[Date Prev][Date Next][Thread Prev][Thread Next][Date Index][Thread Index][Author Index][Search Archives]


Unto all who read these words, greetings from Yaakov.

In response to Karen, I do not mean to suggest that official structure and
recognition are necessarily bad (though I frequently think they are).  I mean
that there is an unfortunate tendancey to believe that people *cannot* engage
in a particular activity unless it is somehow made official.

Take the current flap on the Rialto re: Chiurgeoning and water-bearing.  Why
did at least one poster assume that fighters would go thirsty of the
corporate structure for chiurgeons (and, by extension, water bearers)
disappeared?  Why should it make a difference to the people who enjoy doing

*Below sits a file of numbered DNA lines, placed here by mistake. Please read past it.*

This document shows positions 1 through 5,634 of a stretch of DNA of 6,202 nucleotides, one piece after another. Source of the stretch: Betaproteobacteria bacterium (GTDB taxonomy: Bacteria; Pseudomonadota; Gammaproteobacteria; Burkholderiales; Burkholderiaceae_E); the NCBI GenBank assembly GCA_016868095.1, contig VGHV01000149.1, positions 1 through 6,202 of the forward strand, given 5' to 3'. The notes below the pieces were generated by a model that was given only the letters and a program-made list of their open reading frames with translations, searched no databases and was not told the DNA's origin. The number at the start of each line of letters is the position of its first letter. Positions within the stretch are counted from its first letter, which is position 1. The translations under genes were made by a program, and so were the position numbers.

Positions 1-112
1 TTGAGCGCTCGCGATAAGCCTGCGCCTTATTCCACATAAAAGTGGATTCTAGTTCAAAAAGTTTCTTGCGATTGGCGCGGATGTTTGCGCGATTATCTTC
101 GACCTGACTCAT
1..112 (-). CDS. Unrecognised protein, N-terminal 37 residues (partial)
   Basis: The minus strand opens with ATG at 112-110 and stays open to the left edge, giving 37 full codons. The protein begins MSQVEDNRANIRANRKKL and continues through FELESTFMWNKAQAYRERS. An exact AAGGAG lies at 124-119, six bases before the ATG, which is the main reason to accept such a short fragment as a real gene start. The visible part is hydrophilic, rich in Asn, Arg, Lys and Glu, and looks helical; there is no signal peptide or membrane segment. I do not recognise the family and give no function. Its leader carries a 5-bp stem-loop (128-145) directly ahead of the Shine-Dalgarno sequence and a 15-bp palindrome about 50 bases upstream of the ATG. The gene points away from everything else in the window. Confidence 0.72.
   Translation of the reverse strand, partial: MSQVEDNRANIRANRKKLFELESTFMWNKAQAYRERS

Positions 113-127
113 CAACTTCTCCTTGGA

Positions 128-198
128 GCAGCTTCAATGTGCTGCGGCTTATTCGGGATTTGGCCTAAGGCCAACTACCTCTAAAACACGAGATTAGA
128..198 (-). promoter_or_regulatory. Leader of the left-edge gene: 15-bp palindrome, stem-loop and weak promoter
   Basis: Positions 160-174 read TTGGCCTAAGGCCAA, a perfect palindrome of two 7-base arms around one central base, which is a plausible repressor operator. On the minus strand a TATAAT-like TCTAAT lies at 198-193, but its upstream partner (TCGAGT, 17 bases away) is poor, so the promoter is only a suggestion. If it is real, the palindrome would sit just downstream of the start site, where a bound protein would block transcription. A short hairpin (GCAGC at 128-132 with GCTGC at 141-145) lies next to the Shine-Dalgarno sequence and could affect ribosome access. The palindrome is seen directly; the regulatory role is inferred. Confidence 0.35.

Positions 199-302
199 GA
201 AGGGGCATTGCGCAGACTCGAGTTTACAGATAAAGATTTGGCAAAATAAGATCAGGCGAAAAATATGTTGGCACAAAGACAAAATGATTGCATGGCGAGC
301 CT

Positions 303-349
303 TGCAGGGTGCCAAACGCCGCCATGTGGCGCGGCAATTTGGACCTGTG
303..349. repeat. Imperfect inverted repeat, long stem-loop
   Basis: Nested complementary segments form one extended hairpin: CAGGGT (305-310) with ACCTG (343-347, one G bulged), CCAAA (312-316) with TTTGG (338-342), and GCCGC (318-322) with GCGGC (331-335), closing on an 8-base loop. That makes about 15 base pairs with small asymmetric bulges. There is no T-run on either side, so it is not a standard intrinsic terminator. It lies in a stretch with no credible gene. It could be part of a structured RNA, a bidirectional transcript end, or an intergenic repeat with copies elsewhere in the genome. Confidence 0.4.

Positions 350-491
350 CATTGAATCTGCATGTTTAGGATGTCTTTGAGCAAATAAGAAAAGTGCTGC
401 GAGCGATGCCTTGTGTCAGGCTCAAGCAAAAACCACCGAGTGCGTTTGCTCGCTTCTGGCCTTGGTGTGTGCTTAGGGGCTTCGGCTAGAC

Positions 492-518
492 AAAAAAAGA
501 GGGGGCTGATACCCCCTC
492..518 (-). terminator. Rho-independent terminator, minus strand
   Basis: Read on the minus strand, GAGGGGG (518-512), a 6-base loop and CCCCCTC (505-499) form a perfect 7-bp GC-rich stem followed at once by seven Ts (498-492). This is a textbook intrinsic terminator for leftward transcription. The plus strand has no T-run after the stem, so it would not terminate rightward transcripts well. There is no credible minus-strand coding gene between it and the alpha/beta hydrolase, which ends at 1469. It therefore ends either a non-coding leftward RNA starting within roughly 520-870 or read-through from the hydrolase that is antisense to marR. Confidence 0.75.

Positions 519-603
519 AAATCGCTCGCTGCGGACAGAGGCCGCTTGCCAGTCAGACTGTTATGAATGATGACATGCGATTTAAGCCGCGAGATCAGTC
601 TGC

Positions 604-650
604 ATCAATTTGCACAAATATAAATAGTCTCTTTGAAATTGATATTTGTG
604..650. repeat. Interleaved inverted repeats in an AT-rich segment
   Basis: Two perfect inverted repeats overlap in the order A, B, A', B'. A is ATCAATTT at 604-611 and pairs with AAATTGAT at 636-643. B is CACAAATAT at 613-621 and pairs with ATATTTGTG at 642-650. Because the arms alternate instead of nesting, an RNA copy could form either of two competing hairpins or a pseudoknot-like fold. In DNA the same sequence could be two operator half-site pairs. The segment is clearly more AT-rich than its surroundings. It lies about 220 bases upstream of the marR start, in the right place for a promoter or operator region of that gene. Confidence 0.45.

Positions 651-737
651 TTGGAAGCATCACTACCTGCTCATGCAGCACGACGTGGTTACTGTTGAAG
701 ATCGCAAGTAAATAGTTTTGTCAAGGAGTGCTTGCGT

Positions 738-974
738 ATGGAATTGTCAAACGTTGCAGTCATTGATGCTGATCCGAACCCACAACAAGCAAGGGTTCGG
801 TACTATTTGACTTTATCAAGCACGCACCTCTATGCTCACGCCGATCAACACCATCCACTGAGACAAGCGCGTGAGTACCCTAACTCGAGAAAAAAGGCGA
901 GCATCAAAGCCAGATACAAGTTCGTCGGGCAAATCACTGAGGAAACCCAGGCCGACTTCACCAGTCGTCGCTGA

the activity?

Similarly, if people want to get together and tell stories, or perform plays,
or juggle, why does their need to be some recognized guild?  The answer is,
there does not have to be.

I think that it would be worthwhile to see our SCA guilds do research about
what guilds actually did.  For one thing, I suspect that they would be
frustrated by the restrictions of the guild structure.  Different guilds
handled different parts of making a bow or an arrow, for example, and none of
them would necessarily have been involved in shooting them.  Yet we would be
surprised at an "archery guild" that didn't teach fletching, stringing, etc.
 We would be positively horrified at a fletchers guild that fined its
memebers for daring to make bows and thus stepping on the toes of the bowyers